For each line, insert $(__docker_machine_ps1 " [%s]") near the end, as shown in the following example:

      ~/.bashrc

      PS1='${debian_chroot:+($debian_chroot)}[33[01;32m]u@h[33[00m]:[33[01;34m]w[33[00m]$(__docker_machine_ps1 " [%s]")$ '
      
      ...
      
      PS1='${debian_chroot:+($debian_chroot)}u@h:w$(__docker_machine_ps1 " [%s]")$ '
      
      ...
      
      PS1="[e]0;${debian_chroot:+($debian_chroot)}u@h: wa]$(__docker_machine_ps1 " [%s]")$PS1"
      

      Save and close the file.

      The second script is called docker-machine-wrapper.bash. It adds a use subcommand to the docker-machine command, making it significantly easier to switch between Docker hosts. To download it, type:

      • sudo wget https://raw.githubusercontent.com/docker/machine/master/contrib/completion/bash/docker-machine-wrapper.bash -O /etc/bash_completion.d/docker-machine-wrapper.bash

      The third script is called docker-machine.bash. It adds bash completion for docker-machine commands. Download it using:

      • sudo wget https://raw.githubusercontent.com/docker/machine/master/contrib/completion/bash/docker-machine.bash -O /etc/bash_completion.d/docker-machine.bash

      To apply the changes you've made so far, close, then reopen your terminal. If you're logged into the machine via SSH, exit the session and log in again, and you'll have command completion for the docker and docker-machine commands.

      Let's test things out by creating a new Docker host with Docker Machine.

      Step 3 — Provisioning a Dockerized Host Using Docker Machine

      Now that you have Docker and Docker Machine running on your local machine, you can provision a Dockerized Droplet on your DigitalOcean account using Docker Machine's docker-machine create command. If you've not done so already, assign your DigitalOcean API token to an environment variable:

      • export DOTOKEN=your-api-token

      NOTE: This tutorial uses DOTOKEN as the bash variable for the DO API token. The variable name does not have to be DOTOKEN, and it does not have to be in all caps.

      To make the variable permanent, put it in your ~/.bashrc file. This step is optional, but it is necessary if you want to the value to persist across shell sessions.

      Open that file with nano:

      Add this line to the file:

      ~/.bashrc

      export DOTOKEN=your-api-token
      

      To activate the variable in the current terminal session, type:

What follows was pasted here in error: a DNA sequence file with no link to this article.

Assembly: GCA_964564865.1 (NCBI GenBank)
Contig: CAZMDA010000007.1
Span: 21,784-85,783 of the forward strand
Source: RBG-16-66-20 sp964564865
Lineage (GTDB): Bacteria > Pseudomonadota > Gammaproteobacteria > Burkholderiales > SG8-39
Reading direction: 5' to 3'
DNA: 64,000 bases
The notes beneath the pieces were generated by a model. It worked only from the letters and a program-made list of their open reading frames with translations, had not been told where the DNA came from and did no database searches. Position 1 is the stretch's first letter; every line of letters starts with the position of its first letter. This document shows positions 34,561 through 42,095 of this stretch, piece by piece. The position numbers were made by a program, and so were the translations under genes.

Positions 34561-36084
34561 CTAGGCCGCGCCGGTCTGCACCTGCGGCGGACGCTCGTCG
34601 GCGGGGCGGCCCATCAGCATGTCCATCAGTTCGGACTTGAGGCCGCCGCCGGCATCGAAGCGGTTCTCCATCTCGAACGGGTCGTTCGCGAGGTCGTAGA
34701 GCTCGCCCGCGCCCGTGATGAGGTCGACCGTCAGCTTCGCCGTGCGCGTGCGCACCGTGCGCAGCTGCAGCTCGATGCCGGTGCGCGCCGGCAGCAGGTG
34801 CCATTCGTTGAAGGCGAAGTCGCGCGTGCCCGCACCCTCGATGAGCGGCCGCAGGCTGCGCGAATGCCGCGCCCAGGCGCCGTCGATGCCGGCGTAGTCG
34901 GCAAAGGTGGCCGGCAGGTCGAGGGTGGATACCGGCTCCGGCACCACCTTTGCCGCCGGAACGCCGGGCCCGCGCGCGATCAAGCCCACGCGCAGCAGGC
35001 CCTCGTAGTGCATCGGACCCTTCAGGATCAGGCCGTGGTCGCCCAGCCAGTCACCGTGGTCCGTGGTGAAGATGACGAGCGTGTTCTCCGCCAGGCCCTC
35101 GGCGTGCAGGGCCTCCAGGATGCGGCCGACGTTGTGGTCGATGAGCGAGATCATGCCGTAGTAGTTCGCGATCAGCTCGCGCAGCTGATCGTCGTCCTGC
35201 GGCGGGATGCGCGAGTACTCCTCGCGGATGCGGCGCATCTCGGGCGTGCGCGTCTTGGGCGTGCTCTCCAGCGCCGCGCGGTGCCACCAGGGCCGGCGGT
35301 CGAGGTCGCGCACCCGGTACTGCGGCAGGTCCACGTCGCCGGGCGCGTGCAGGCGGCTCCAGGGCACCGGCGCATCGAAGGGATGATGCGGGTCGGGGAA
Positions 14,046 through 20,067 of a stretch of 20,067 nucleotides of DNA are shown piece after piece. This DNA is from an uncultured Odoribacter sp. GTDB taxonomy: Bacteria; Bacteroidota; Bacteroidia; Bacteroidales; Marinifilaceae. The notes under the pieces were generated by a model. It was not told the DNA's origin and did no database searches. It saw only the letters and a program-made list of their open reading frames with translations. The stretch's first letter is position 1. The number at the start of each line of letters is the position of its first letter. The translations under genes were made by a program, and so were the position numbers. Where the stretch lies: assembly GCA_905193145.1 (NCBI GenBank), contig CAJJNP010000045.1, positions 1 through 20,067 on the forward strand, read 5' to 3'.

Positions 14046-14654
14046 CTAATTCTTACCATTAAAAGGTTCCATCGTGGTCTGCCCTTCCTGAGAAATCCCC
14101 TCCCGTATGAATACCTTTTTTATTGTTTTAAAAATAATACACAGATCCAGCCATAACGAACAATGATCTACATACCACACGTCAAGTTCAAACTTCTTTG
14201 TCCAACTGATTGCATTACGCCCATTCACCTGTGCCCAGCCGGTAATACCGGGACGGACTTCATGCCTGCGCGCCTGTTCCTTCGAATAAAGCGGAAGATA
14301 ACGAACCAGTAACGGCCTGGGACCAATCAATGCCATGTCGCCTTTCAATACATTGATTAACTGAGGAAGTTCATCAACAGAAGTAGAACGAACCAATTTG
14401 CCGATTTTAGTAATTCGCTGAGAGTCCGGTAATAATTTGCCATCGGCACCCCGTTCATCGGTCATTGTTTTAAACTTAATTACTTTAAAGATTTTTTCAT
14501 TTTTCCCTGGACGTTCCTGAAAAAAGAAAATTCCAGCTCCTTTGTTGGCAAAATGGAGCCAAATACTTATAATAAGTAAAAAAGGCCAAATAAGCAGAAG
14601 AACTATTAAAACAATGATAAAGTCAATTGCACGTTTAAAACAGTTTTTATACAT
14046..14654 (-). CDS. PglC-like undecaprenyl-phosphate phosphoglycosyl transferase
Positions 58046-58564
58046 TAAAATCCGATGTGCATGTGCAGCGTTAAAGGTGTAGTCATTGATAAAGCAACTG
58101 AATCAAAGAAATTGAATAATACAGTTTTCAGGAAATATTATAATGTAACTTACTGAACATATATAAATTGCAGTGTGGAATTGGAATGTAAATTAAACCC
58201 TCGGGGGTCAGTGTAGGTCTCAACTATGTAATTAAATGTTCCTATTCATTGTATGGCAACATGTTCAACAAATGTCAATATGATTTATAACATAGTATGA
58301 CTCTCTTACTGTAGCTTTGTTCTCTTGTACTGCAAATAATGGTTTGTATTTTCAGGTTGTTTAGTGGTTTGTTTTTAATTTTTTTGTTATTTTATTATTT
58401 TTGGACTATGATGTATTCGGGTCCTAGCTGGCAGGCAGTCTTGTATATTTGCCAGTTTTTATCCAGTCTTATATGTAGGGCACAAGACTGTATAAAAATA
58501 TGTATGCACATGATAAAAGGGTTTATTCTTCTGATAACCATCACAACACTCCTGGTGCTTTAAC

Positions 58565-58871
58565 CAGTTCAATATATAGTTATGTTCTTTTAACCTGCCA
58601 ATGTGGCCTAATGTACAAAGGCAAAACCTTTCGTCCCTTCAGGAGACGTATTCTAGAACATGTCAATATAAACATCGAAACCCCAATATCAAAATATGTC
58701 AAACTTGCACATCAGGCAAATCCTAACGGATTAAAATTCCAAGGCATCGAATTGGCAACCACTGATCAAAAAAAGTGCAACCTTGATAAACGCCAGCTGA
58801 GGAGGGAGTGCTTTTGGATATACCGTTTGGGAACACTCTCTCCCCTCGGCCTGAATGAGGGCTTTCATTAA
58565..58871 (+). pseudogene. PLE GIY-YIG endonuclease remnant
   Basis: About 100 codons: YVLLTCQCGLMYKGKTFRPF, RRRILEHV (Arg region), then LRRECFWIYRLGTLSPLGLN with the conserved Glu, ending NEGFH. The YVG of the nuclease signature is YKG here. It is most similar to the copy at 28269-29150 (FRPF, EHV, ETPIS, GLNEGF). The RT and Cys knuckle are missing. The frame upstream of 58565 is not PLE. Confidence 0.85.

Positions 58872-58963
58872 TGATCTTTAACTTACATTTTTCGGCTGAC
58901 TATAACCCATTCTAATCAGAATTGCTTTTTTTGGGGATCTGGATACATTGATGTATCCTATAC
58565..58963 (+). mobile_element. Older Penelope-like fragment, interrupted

To call the docker-machine create command successfully you must specify the driver you wish to use, as well as a machine name. The driver is the adapter for the infrastructure you're going to create. There are drivers for cloud infrastructure providers, as well as drivers for various virtualization platforms.

      We'll use the digitalocean driver. Depending on the driver you select, you'll need to provide additional options to create a machine. The digitalocean driver requires the API token (or the variable that evaluates to it) as its argument, along with the name for the machine you want to create.

      To create your first machine, type this command to create a DigitalOcean Droplet called docker-01:

      • docker-machine create --driver digitalocean --digitalocean-access-token $DOTOKEN docker-01

      You'll see this output as Docker Machine creates the Droplet:

      Output

      ... Installing Docker... Copying certs to the local machine directory... Copying certs to the remote machine... Setting Docker configuration on the remote daemon... Checking connection to Docker... Docker is up and running! To see how to connect your Docker Client to the Docker Engine running on this virtual machine, run: docker-machine env ubuntu1804-docker

      Docker Machine creates an SSH key pair for the new host so it can access the server remotely. The Droplet is provisioned with an operating system and Docker is installed. When the command is complete, your Docker Droplet is up and running.

      To see the newly-created machine from the command line, type:

      The output will be similar to this, indicating that the new Docker host is running:

      Output

      NAME ACTIVE DRIVER STATE URL SWARM DOCKER ERRORS docker-01 - digitalocean Running tcp://209.97.155.178:2376 v18.06.1-ce